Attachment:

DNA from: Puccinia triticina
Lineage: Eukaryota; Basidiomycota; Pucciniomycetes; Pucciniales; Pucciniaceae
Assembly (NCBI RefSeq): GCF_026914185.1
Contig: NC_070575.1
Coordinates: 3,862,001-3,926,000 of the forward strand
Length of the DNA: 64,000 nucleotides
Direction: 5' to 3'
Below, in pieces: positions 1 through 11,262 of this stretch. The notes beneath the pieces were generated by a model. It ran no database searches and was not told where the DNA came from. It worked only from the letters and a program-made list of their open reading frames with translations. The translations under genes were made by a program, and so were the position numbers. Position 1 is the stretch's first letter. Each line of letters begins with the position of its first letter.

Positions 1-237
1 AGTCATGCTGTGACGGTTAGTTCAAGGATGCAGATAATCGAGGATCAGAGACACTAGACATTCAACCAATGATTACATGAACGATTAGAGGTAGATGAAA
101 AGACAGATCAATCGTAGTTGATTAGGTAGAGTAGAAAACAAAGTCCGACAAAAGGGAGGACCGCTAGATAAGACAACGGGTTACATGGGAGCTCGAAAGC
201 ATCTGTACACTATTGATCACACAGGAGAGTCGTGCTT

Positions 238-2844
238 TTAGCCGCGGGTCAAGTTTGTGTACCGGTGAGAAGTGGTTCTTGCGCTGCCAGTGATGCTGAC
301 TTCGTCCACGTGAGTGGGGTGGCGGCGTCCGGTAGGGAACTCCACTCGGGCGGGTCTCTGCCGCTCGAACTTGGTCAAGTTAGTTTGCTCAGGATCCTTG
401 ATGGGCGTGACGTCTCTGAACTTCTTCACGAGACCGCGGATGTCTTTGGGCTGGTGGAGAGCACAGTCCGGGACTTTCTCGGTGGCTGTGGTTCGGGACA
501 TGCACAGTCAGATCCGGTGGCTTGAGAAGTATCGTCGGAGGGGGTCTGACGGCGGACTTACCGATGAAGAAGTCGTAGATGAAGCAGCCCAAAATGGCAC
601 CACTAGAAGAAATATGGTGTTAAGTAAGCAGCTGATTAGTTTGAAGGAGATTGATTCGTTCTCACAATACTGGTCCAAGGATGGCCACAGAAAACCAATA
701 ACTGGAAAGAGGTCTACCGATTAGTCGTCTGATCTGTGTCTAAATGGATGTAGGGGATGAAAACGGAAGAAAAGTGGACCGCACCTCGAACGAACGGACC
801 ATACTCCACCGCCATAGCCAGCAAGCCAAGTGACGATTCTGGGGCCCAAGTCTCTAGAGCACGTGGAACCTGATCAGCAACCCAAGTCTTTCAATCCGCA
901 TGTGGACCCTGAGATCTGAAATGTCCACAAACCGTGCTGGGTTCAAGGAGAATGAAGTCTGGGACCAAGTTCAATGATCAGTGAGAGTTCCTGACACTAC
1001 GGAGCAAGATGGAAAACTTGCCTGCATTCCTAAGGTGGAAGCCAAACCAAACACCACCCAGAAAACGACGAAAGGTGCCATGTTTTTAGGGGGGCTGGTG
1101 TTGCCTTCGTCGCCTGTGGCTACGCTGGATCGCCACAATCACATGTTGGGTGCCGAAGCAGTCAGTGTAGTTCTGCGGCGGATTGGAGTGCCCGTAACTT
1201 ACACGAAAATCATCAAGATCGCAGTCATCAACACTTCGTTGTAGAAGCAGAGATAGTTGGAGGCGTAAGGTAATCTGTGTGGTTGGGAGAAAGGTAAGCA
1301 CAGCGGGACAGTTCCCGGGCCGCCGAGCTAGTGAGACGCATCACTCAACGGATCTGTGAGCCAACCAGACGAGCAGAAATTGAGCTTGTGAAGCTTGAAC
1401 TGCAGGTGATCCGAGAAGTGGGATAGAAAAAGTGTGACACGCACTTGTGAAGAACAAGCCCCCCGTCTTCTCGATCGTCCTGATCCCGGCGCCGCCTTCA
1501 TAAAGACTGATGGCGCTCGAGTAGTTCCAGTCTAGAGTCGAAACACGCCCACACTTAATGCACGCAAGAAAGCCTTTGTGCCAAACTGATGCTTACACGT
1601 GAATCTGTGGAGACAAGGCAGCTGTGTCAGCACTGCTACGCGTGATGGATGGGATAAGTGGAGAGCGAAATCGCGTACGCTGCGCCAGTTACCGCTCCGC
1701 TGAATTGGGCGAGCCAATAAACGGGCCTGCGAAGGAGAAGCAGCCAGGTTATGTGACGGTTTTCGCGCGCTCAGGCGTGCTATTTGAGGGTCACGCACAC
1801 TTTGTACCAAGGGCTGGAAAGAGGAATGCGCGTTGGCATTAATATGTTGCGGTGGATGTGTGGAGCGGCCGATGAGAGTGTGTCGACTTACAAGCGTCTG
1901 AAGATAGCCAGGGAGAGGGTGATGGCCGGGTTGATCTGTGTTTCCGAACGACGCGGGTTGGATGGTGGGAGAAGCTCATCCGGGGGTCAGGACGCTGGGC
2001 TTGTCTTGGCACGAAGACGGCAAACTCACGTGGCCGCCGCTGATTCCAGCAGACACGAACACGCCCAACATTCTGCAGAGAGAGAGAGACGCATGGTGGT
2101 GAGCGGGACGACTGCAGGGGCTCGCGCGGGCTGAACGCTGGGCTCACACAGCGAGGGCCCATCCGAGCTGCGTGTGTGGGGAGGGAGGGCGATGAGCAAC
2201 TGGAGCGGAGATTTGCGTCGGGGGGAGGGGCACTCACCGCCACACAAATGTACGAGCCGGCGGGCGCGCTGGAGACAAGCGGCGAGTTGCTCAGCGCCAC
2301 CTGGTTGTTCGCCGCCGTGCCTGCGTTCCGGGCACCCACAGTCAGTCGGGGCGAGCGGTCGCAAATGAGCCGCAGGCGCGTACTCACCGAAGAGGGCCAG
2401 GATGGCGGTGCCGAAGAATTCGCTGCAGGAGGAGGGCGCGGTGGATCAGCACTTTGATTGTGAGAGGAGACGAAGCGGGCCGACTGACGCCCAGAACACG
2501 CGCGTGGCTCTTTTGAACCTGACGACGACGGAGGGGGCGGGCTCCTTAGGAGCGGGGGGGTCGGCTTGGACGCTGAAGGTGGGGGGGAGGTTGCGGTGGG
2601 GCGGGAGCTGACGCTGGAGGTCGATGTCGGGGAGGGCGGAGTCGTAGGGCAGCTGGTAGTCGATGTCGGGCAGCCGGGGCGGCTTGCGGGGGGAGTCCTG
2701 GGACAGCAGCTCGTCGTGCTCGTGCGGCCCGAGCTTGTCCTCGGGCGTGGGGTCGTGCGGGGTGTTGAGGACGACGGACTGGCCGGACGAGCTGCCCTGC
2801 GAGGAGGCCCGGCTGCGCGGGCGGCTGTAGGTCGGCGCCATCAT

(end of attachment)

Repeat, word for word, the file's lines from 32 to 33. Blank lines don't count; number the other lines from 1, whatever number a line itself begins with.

2001 TTGTCTTGGCACGAAGACGGCAAACTCACGTGGCCGCCGCTGATTCCAGCAGACACGAACACGCCCAACATTCTGCAGAGAGAGAGAGACGCATGGTGGT
2101 GAGCGGGACGACTGCAGGGGCTCGCGCGGGCTGAACGCTGGGCTCACACAGCGAGGGCCCATCCGAGCTGCGTGTGTGGGGAGGGAGGGCGATGAGCAAC